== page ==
SCHNEIDERYeah, it is. And we're doing -- we're just finishing up another story now where we've purchased samples off grocery shelves in ten states and the District of Columbia, and have had them analyzed by the major lab -- the only lab in the U.S. that can actually analyze for pollen and determine the country of origin. And I'm not gonna destroy my story now by giving you all the details, but let's just say that the issue -- we're also having it tested by another lab that looks for adulterants like the contamination of antibiotics and the heavy metal.

  • 13:53:40

    SCHNEIDERAll I'm willing to tell you, Kojo, is that the idea of truth in labeling doesn't seem to permeate the honey industry. I mean, clearly there's, you know, there's benign, but nevertheless fraudulent labeling of honey as being blackberry when it's not, or being mesquite when it's not.

  • 13:54:02

    NNAMDIWell, if the origins of these imports are being obscured with relabeling and other honey laundering techniques, can a ban keep illegal honey out?

  • 13:54:16

    SCHNEIDERWell, I mean, we -- no, I don't believe it can. Yeah. Well, I'm sorry, let me rephrase that. Of course it can. If the FDA wished to ban all imported honey, which is probably not a great idea, and they wish to put the resources in to enforce that ban, sure they could do that, but that's not going to happen. As you said, when you opened the show, you know, more than half of the honey used, you know, used in this country is imported. We can't produce enough. Our beekeepers are working to capacity.

  • 13:54:49

    SCHNEIDERSo if you look at that, and you look at, you know, the intrinsic disease known as colony collapse, we've lost lots and lots of colonies throughout this country. So we need to import half. And Kojo, it's not just what we see on the shelves. Of everything we import, at least two-thirds of it goes in the industry, cereals, breads, pastries, sauces. It's not just the little plastic honey bears we find. Industry uses an enormous amount in producing the, you know, thousands of products we buy on the shelves. So the pressure to keep honey coming in is really enormous.

  • 13:55:29

    NNAMDIAllow me to go to the telephone. Here is Raya in Washington D.C. Raya, you're on the air. Go ahead, please.

  • 13:55:36

    RAYAHi, Kojo. Thank you so much for taking my call, and thank you for the caller -- to the caller for his work. I definitely support the testing of imported honey, and I guess my question is, what as a consumer can we do to perhaps influence these manufacturers to test the honey that they're putting into their products or to verify that they are not getting honey that's been laundered? And I'll take my answer off the air.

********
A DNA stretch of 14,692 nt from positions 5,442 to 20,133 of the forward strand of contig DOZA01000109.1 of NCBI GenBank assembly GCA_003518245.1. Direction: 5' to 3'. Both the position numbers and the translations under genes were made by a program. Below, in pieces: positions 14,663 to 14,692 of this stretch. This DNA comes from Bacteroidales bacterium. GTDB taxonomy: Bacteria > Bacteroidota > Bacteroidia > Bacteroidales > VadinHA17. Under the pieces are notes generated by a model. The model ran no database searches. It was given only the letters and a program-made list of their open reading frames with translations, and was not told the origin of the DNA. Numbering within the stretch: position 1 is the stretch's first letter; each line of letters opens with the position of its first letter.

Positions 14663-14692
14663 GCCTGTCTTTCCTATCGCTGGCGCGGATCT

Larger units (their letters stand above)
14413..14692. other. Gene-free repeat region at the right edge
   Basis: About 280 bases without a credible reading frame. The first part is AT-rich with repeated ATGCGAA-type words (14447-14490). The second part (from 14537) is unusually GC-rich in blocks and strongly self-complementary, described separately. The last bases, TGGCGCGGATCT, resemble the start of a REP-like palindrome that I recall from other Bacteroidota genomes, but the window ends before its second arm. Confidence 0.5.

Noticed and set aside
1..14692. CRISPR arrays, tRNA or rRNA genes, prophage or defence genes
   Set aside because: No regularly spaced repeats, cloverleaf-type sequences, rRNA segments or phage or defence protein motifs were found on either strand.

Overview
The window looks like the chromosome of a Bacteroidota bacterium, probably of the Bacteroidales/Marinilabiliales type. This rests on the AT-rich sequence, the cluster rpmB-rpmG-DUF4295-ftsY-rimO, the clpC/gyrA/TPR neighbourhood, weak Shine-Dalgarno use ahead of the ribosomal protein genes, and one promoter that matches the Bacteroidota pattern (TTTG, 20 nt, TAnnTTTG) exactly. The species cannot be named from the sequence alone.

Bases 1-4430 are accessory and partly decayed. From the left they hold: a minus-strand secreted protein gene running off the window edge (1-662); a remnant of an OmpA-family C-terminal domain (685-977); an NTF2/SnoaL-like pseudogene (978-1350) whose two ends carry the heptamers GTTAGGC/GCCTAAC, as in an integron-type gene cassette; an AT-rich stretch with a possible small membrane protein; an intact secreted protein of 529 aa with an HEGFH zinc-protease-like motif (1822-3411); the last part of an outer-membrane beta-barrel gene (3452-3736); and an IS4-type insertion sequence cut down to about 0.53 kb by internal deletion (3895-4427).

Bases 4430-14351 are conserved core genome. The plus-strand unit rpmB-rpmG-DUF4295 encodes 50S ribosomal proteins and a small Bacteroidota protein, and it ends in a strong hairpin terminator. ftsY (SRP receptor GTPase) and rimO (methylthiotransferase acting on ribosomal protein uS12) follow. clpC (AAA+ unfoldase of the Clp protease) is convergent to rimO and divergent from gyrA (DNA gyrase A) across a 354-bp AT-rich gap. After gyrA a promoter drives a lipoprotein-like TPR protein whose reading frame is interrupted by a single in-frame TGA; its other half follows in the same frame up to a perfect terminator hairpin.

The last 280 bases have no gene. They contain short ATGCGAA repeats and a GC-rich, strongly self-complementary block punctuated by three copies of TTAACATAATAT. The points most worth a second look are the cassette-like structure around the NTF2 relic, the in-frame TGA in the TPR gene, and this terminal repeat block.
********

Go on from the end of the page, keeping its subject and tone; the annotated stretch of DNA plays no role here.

• 13:56:05

    NNAMDIThank you for your call, Raya. Andrew, does the FDA itself inspect honey coming in?

  • 13:56:11

    SCHNEIDERI'm sorry, Kojo, would you repeat it, please, sir?

  • 13:56:13

    NNAMDIDoes the FDA inspect honey coming in? And our caller wanted to know what consumers can do to make sure that these companies that are importing this honey, stop.

  • 13:56:22

    SCHNEIDERWell, all right. Let's address what the FDA does as far as this goes. The FDA has statutes that clearly say you can't have adulterated honey. They have what they call import alerts that they put out when they believe a company is exporting adulterated honey, or other products, but in this case honey. The questions is how well do they work? I mean, two of the Indian companies that we're most concerned about have got pending import alerts against them.

  • 13:56:56

    SCHNEIDERThat means that -- these are issued by the FDA. That means when the honey comes in, it's kept at the docks. It's kept in a bonded warehouse until it's analyzed by a lab approved by the FDA, and when the FDA finds that it's been -- that it's clean and safe, they then release it. It sounds great on paper. I talked to a very sharp gentleman, a U.S. public health service captain who is the division director in the FDA's office that does this import alert, and he went through this very elaborate process.

  • 13:57:40

    SCHNEIDERWhen I asked him specifically how do we prove this, I mean, for example one of the Indian companies sent us almost 200 shipments that have come into U.S. so far this year. If you believe the process, that means every one of those shipments has been stopped, samples have been taken, shipped to a lab, analyzed and then released into commerce. And I asked him, how does he know this, can you get me proof of this, and, you know, he said that was a good question and he was gonna get right back to me. It's been a couple of weeks.

  • 13:58:12

    NNAMDIWell, it's a question that will have to remain unanswered for the time being because we're out of time. Andrew Schneider, thank you so much for joining us.

  • 13:58:19

    SCHNEIDERThank you for having me, Kojo.

  • 13:58:20

    NNAMDIAndrew Schneider is the senior public health correspondent for Food Safety News. And thank you all for listening. I'm Kojo Nnamdi.